Greetings, one and all!Guthrie here...
Hearty felicitations and congratulations on your purchase of this Erotic Cakes Jamtracks package. I’m happy to report thatGeneral MIDI and his Magic Band were in no way involved with the manufacture of these backing tracks: they’re remixes of the actual album sessions. Apart from the fact that the most prominent guitar parts have been removed, what you have hereis the exactly same as the album - Pete and Seth’s splendid drum ‘n’ bass contributions are very much in evidence, as isJan’s unparalleled mixing prowess - so hopefully you’ll enjoy the sound quality and “real band” vibe of the tracks...May you have a Most Excellent time jamming along!
About the transcriptions...
It’s probable that you’ve grown accustomed to the “everything on a plate” fashion in which instrumental guitar music isnormally transcribed. Perhaps you’ve even become somewhat dependent on the comforting notion that a transcription cantell you exactly what to do at any given moment in the track.If so, you may at ﬁrst feel a little perplexed (or even cheated!) by the accompanying pdfs and PowerTab ﬁles, which offer onlythe main themes and general harmonic structure for each track - rather than documenting every last string squeak and pickscrape in slavish detail... Well, I’ve had many a discussion with the good people at Jamtrack Central about the best way topresent this material, and we’ve always concluded that our approach should reﬂect the spirit in which the music was writtenand recorded.Interestingly, I’ve met a number of fellow musicians over the years who seemed to think that every note on the Cakes albumwas composed. In reality, the intent behind this music was much closer to the “jazz” mentality - in each tune, the composedpassages are interspersed with sections where the guitar is meant to improvise around a predetermined chord progression.(The main melody from something like Waves, for instance, is entirely “composed” - so it pretty much remains the same fromone gig to the next. On the other hand, the ring modulated “robot solo” from the title track is something which could never,ever happen again. To my way of thinking, however, that’s absolutely ﬁne - it was never meant to be replicated...)In general, the solos you hear on the album aren’t meant to be set in stone: they’re just recordings of whatever I happened tofeel like playing when the engineer hit the red button on one particular occasion, in a studio in North Hollywood, several yearsago... The parts you’ll ﬁnd notated in the accompanying transcriptions comprise every composed note from the album. Onceyou’ve worked out how all the key parts ﬁt into the overall structure, you’ll essentially know the songs as well as I do! At thatpoint, I would urge you to start having a ridiculous amount of fun with the solo sections, taking every liberty imaginable in thename of injecting some of your own personality into the music.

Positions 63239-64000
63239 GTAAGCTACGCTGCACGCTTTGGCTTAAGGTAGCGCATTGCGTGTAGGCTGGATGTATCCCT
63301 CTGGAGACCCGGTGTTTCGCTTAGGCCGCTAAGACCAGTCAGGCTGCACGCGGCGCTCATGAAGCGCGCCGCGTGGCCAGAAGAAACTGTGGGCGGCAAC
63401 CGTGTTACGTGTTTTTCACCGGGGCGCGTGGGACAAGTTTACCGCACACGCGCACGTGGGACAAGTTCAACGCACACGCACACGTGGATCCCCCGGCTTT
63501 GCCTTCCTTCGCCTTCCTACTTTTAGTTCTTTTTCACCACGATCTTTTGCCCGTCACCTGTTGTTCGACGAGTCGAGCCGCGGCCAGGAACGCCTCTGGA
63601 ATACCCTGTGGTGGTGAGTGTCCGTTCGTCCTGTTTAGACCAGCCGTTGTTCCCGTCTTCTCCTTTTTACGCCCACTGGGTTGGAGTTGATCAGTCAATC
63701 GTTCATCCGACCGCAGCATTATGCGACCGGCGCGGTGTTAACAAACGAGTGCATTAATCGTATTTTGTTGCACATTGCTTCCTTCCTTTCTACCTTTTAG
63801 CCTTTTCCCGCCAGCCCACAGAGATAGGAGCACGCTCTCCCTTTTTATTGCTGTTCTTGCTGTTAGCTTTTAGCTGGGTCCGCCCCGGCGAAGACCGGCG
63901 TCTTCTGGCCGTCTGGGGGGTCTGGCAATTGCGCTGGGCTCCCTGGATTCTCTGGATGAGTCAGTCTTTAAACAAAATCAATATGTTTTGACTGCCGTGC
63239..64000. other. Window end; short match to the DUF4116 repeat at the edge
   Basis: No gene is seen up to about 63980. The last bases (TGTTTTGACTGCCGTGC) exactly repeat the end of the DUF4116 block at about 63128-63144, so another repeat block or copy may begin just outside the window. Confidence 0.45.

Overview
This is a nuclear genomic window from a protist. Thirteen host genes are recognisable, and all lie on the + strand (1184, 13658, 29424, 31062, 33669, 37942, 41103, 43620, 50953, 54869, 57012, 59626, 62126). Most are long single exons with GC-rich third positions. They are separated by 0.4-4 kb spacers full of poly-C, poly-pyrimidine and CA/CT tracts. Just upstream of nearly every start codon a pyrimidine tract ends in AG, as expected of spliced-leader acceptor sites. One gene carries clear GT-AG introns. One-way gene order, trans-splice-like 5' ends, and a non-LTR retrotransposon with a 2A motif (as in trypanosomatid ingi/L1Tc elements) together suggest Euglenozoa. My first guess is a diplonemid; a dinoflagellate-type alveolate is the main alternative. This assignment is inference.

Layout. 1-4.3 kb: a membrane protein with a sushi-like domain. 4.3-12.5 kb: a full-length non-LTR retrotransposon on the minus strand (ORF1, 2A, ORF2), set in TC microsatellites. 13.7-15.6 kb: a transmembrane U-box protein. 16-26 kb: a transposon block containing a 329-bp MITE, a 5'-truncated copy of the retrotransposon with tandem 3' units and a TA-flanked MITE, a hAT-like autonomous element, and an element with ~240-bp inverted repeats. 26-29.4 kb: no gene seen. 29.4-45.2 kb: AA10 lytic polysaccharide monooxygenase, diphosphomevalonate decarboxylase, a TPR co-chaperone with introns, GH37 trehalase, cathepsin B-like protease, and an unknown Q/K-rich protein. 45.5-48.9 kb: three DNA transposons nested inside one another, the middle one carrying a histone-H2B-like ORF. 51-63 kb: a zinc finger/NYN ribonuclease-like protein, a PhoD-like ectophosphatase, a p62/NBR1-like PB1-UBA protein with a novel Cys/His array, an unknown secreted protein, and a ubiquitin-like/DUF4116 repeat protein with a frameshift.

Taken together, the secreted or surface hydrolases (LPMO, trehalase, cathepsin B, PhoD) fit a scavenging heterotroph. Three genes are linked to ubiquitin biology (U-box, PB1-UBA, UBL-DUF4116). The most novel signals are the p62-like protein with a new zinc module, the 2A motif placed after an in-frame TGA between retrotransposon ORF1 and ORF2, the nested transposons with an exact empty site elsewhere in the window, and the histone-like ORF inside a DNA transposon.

Some general thoughts
In a moment, you’ll ﬁnd some brief tips on the kind of note choices I would recommend for the solo sections in each track.Before we get to any of that stuff, however, I’d like to share a few general observations with you.Much of what follows is based on my experience of the kind of guitar players who most commonly attend my gigs andclinics. These guys (and yes, they are almost exclusively guys!) often have bucketloads of theoretical knowledge, coupled witha terrifyingly high level of metronome-honed technical proﬁciency... yet so many of them suffer from an overwhelming lack of conﬁdence when they tentatively approach what they perceive as the dauntingly nebulous concept of improvisation.(If you don’t relate to the above - or you’re just the impatient type! - and you’d rather skip ahead to the more speciﬁc stuff later on, I won’t be offended... but the following bit pretty much sums up my whole approach to note choice, etc - so at leastsome of it may prove enlightening...)